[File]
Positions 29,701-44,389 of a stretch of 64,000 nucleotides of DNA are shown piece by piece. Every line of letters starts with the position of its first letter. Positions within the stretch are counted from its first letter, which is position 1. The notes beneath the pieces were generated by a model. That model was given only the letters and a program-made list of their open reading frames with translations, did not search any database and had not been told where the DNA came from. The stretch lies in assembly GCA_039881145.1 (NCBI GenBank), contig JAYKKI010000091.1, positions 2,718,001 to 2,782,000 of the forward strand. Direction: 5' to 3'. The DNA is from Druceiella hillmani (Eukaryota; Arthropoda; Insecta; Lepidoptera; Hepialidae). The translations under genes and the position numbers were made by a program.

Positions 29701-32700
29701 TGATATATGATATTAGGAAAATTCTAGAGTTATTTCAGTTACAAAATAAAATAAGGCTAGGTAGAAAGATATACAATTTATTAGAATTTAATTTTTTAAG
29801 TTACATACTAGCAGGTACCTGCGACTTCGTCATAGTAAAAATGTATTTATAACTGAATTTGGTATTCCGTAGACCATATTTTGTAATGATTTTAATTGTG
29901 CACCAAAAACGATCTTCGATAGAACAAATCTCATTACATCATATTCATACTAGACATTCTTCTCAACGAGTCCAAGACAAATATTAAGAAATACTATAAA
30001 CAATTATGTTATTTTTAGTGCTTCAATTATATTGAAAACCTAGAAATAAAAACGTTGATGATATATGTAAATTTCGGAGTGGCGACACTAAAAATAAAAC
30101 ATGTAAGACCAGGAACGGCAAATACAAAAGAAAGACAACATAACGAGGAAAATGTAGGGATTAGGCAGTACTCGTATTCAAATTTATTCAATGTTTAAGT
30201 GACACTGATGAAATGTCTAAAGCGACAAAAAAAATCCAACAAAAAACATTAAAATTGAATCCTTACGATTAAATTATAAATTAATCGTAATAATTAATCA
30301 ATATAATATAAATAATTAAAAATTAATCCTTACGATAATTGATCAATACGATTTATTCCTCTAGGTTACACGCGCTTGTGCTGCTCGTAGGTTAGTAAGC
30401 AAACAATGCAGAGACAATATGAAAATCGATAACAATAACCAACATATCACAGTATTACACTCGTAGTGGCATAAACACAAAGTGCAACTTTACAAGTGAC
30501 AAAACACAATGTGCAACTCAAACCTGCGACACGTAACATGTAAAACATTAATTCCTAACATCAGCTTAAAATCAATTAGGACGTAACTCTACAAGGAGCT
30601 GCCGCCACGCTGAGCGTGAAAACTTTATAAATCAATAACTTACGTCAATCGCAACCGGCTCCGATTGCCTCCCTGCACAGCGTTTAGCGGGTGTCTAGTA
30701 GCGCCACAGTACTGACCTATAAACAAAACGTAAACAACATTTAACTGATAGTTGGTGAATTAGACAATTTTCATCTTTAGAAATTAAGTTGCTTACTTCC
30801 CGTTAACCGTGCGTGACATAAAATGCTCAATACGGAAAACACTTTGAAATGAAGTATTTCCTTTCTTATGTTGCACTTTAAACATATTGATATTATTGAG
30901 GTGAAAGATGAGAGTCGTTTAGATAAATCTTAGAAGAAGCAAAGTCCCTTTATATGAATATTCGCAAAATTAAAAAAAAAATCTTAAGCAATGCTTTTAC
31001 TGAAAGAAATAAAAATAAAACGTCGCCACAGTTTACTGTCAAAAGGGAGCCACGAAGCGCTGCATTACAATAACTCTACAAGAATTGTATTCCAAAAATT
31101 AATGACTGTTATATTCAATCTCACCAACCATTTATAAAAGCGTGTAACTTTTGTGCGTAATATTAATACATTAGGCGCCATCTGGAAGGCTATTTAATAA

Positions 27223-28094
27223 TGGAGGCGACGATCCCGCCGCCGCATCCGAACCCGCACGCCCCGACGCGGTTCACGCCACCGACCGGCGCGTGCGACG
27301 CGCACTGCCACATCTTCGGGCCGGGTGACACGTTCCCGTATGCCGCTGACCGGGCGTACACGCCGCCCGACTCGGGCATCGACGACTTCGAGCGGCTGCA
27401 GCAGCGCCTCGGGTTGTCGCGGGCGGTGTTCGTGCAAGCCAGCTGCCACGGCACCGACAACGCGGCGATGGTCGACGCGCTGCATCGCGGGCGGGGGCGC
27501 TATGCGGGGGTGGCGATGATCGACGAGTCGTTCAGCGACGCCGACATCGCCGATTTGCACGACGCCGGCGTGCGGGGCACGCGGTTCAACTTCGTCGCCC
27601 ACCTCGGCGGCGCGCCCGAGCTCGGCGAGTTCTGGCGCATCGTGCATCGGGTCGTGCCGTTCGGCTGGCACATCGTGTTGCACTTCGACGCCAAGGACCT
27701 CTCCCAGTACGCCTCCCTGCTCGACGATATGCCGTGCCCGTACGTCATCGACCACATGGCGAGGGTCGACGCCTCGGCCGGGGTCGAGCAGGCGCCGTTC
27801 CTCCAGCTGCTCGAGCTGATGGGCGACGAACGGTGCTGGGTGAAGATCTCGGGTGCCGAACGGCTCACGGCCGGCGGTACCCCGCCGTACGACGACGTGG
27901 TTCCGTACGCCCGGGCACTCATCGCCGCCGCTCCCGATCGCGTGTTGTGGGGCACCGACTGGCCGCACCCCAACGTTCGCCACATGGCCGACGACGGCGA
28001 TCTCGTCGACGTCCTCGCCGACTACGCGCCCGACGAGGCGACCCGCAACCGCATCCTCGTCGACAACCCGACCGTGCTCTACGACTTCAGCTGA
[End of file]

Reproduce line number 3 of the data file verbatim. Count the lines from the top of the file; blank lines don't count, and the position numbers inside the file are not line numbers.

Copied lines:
29701 TGATATATGATATTAGGAAAATTCTAGAGTTATTTCAGTTACAAAATAAAATAAGGCTAGGTAGAAAGATATACAATTTATTAGAATTTAATTTTTTAAG